Folk Art.

Modern folk art, I think is the correct term.

I was chatting with a tenant at the other job – he’s an art history and studio art student. I got off on tangent about the Chinati Foundation.

On the tour of the facility and its installations, there was one barracks that was left pretty much intact, the way it was when the foundation bought the place. On the wall, there were several illustrations that were left, just cartoon characters on the old plaster and adobe walls.

“Must’ve been a cantina,” the docent suggested, “it was left like this.”

The style of that artwork reminded me of another style I’d seen before, sort of in the same area. The Commemorative Air Force (which used to be the Confederate Air Force) has this huge collection of Nose Art.

Like the pictures on the wall in that barracks, this is artwork that was not done by a professional artist. Of course it’s not politically correct artwork.

There are prurient caricatures, the more tame material is on display, I believe. Other material pokes fun at the enemy of the time. In one case, I swiped a Latin quote from one piece of “Army Air Supply Corp” ordinance on display, “VINCIT QUI PRIMUM GERIT.” I even used it as a sig file for a while. Not many folks caught its meaning or source.

It’s all about American Folk Art. That’s artwork, produced by someone who isn’t a trained “artist,” and it’s purpose it to entertain, educate, or like that nose art, protect and give some added value to what was going on at the time.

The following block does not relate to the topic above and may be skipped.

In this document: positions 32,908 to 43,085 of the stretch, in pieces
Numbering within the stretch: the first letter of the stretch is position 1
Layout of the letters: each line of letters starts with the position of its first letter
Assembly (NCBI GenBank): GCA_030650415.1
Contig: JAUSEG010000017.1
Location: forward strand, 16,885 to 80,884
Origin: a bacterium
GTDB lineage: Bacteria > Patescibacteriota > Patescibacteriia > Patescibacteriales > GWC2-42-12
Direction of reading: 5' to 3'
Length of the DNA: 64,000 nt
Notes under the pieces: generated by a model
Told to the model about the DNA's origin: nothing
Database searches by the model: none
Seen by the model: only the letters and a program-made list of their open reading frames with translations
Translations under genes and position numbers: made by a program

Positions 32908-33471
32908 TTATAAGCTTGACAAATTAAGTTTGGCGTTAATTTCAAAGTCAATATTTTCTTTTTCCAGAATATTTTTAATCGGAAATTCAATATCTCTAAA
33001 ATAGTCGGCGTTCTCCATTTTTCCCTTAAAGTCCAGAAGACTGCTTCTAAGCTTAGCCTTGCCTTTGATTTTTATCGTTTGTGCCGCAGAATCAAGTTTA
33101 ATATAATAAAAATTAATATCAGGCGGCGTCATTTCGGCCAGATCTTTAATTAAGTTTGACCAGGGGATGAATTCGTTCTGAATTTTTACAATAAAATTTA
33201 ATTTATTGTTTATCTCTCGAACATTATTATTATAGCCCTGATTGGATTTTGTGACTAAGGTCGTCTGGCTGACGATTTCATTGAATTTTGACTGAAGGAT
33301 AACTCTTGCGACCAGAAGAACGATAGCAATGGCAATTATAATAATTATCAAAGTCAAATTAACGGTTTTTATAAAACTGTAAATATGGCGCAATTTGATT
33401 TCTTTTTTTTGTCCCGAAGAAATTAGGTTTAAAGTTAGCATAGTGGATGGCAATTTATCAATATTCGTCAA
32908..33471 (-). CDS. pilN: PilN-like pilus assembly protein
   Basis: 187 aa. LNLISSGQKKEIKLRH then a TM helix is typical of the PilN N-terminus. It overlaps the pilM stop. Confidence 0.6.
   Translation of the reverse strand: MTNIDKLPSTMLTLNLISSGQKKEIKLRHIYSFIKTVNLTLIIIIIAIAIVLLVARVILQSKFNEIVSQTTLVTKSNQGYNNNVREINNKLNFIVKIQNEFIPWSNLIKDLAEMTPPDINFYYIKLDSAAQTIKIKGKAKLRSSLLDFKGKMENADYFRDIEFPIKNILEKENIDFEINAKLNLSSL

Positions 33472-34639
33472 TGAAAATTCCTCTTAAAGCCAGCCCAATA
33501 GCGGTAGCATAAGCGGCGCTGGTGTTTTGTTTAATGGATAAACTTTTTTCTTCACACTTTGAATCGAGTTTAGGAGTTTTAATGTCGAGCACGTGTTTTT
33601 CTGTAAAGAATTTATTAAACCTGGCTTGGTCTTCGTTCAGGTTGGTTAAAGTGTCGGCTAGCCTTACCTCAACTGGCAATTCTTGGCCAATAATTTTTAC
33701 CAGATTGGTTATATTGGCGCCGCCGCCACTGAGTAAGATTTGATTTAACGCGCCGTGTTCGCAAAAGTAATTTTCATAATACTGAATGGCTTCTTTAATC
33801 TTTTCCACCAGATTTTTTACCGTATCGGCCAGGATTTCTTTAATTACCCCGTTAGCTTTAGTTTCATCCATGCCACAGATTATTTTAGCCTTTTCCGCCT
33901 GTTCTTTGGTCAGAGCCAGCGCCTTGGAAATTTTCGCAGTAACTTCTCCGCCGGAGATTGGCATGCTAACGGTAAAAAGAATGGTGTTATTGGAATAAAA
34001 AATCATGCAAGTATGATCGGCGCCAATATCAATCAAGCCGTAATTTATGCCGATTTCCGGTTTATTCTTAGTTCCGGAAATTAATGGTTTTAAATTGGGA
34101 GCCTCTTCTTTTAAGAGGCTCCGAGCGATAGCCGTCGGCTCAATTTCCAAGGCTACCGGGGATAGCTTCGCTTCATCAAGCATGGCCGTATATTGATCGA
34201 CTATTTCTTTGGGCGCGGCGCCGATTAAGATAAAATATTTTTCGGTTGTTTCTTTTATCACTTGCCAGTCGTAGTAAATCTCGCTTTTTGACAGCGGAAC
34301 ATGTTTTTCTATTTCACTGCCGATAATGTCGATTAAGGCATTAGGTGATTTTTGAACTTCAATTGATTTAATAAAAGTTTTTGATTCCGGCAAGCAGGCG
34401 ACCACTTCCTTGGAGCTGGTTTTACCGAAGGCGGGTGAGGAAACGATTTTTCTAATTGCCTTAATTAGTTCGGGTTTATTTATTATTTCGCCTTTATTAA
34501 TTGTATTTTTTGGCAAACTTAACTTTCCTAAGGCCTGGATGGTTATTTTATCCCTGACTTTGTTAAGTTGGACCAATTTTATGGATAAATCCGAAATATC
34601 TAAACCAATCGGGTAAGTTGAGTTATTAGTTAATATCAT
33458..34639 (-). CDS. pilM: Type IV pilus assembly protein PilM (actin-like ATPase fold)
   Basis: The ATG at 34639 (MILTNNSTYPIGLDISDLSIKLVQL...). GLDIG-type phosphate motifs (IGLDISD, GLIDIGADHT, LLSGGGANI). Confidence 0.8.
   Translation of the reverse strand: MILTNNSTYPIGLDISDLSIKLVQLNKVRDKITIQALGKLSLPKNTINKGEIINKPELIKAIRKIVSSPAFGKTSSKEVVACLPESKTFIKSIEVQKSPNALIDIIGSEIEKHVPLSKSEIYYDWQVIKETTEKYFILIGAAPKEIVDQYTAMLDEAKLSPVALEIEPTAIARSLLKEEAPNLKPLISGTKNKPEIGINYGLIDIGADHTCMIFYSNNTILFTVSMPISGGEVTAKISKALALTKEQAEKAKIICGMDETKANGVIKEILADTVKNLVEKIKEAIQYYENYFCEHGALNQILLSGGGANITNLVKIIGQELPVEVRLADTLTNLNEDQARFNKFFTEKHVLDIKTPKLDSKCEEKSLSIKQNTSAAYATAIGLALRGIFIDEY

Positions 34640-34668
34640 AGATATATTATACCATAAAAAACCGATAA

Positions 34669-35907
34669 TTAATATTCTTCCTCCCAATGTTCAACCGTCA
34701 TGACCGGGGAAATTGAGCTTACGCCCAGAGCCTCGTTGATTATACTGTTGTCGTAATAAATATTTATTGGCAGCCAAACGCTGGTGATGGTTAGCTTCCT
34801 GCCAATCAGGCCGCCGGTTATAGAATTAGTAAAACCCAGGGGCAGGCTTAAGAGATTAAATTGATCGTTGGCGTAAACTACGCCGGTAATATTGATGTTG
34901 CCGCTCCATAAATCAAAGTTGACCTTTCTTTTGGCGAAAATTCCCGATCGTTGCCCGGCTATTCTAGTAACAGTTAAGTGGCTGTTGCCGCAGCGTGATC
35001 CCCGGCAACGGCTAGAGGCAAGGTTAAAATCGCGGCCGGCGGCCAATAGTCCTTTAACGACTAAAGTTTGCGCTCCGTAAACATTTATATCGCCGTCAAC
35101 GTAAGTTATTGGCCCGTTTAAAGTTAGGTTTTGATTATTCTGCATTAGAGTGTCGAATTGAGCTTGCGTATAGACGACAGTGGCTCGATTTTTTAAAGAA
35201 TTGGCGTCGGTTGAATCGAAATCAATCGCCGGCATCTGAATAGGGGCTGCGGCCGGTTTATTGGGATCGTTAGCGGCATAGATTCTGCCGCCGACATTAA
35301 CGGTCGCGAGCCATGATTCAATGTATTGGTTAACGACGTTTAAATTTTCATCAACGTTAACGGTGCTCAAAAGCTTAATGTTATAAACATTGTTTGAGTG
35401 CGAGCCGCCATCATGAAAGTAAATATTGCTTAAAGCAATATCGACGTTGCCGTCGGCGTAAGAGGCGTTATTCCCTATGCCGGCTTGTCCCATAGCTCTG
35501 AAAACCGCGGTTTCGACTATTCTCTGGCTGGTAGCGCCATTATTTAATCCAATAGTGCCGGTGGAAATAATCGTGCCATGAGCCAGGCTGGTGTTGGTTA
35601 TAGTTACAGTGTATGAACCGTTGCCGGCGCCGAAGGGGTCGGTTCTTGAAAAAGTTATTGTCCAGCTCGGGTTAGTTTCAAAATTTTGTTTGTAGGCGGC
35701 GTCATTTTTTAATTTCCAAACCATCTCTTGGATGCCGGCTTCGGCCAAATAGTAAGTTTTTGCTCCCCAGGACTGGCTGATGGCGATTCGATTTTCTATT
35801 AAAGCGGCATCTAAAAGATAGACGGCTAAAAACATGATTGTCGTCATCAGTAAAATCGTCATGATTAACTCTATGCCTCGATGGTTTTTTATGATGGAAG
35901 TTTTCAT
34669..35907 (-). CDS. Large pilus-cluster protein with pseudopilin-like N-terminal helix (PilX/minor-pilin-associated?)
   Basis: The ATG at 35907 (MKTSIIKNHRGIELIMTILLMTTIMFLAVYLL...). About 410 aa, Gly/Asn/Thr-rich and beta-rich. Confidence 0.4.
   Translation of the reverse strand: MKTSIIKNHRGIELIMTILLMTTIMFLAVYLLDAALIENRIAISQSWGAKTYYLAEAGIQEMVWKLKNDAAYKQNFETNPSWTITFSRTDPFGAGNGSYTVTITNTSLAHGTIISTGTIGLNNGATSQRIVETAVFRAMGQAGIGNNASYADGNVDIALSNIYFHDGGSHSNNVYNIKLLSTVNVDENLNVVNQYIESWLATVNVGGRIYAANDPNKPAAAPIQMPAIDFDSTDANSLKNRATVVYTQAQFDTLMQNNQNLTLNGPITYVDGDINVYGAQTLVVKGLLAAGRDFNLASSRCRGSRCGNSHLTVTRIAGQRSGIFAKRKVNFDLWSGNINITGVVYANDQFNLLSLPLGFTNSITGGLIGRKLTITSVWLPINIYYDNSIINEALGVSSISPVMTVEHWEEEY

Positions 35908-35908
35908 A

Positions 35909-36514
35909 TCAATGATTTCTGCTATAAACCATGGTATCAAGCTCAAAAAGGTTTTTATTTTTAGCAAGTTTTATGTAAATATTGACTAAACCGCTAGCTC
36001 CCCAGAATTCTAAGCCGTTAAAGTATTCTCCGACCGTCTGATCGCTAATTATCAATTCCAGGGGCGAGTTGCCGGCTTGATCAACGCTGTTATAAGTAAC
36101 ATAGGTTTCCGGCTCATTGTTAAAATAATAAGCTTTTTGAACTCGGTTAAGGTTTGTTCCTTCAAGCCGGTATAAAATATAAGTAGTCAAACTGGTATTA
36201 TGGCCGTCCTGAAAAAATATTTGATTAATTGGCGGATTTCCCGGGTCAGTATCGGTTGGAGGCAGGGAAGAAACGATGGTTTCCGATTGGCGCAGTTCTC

I’m fascinated by this stuff, perhaps more so than its modern variants, just because there’s so little of it left. It was some years ago, at the CAF HQ (at the Midland-Odessa International Airport – MAF) where I had a chance to tour a back room of the uncompleted museum. The bored “communications officer” was idly poking through a number of crates, close to 50, and each one was a rescued piece of nose art. From the airplanes’ graveyard, someplace in the desert. Most of that nose art wasn’t fit for prime time.

Wonder where it all went? Is it important? Sure it is. Just like those images on the wall of the abandoned and then converted barracks in Marfa. and its family of websites participate in affiliate programs, which means there are material connections between the ads, and this site. for appearances — see the fineprint for full disclosure and terms. breaking horoscopes since 1993, email list (free).

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